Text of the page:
Updated: April 2019
Setting the Style of the Village
The Historic Biltmore Estate Office was one of only four structures that had been designed by Richard Morris Hunt (1827-1895), the architect of Biltmore Estate. The Estate Office was one of the first buildings constructed in Biltmore Village and was completed in 1895.
Pebble-dash surfaces, half-timbering, brick trim and chamfered and bracketed porch posts were some of the materials and design motifs that set the architectural tone for all the subsequent buildings constructed during the Vanderbilt-era until George Vanderbilt’s death in 1914.
The Historic Biltmore Estate Office served as the office for the operations of the Vanderbilt estate.
The nomination papers for the National Register of Historic Places describe the building as follows: “The one-and-one-half story building rests on a coursed ashlar foundation. Window surrounds feature brick flat arches and patterns reminiscent of quoins, a suggestion found at the corners of the building. Above the molded cornice rises a hipped roof pierced by oversized, multi-bay, half-timbered, hipped-roof dormers. A short flight of steps leads to a recessed porch stretching the width of the building and a handsomely paneled and molded entrance with three-light transom.” In the rear of the building was a porte cochère, which was a covered carriage entrance, for visitors arriving by horse-drawn carriage. The porte cochère was later converted into a small firehouse garage.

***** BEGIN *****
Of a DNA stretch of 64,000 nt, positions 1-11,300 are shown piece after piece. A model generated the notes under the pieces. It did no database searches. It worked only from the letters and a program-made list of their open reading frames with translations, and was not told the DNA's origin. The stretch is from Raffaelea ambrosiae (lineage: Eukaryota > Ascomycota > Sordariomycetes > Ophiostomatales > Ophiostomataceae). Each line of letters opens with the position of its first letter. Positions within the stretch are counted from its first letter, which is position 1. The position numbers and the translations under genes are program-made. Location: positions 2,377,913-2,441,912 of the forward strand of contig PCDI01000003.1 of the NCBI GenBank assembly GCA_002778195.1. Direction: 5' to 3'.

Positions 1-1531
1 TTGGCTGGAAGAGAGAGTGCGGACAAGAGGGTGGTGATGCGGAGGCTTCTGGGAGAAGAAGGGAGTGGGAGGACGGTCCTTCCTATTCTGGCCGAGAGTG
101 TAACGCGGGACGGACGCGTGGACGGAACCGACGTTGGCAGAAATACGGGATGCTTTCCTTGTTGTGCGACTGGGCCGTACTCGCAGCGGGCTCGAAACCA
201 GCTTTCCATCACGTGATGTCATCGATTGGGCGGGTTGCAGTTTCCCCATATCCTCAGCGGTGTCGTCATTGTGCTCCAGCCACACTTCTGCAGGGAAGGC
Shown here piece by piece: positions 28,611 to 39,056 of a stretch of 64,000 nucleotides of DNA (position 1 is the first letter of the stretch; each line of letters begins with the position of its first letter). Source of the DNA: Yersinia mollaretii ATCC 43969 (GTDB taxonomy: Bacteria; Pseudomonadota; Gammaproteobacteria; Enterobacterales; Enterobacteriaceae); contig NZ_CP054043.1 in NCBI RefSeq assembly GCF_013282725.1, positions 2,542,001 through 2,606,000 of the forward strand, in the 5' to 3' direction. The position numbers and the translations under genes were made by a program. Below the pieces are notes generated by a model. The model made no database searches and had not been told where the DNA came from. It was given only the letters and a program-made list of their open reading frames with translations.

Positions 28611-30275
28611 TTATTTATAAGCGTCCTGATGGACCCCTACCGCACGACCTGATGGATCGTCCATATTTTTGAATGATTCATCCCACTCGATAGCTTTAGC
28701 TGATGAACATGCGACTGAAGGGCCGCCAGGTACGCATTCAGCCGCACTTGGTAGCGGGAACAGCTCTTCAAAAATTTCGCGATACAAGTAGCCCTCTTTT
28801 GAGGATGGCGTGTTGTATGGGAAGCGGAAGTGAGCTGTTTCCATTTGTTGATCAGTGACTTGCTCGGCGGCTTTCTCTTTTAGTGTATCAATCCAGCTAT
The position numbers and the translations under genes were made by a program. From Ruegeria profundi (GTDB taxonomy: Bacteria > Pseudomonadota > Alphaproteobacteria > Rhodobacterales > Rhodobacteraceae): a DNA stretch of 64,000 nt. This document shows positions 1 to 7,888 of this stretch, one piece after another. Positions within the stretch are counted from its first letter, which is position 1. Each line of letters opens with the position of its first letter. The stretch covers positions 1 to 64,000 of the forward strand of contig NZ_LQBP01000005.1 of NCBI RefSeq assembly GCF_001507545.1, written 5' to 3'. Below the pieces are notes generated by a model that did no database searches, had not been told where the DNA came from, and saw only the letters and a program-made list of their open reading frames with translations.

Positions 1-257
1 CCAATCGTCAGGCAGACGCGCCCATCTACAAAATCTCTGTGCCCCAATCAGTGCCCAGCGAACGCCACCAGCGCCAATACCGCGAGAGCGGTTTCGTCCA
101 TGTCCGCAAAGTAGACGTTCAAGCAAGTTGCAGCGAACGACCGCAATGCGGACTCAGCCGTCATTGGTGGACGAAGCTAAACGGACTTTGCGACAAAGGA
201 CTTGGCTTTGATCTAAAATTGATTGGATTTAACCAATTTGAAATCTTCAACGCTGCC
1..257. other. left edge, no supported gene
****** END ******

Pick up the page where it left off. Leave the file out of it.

Richard Hunt architected only three other structures in Biltmore Village of which The Cathedral of All Souls was one of his most significant designs. The other two buildings were Parish House and the Historic Southern Railway Depot.
Biltmore Plaza, Asheville, NC 28803
STREET VIEWING ONLY.
Free street parking.
Public bus stop: Lodge Street at Biltmore Ave.
Stop Gray Line Historic Trolley: 5 Boston Way (at the store Olde World Christmas Shoppe)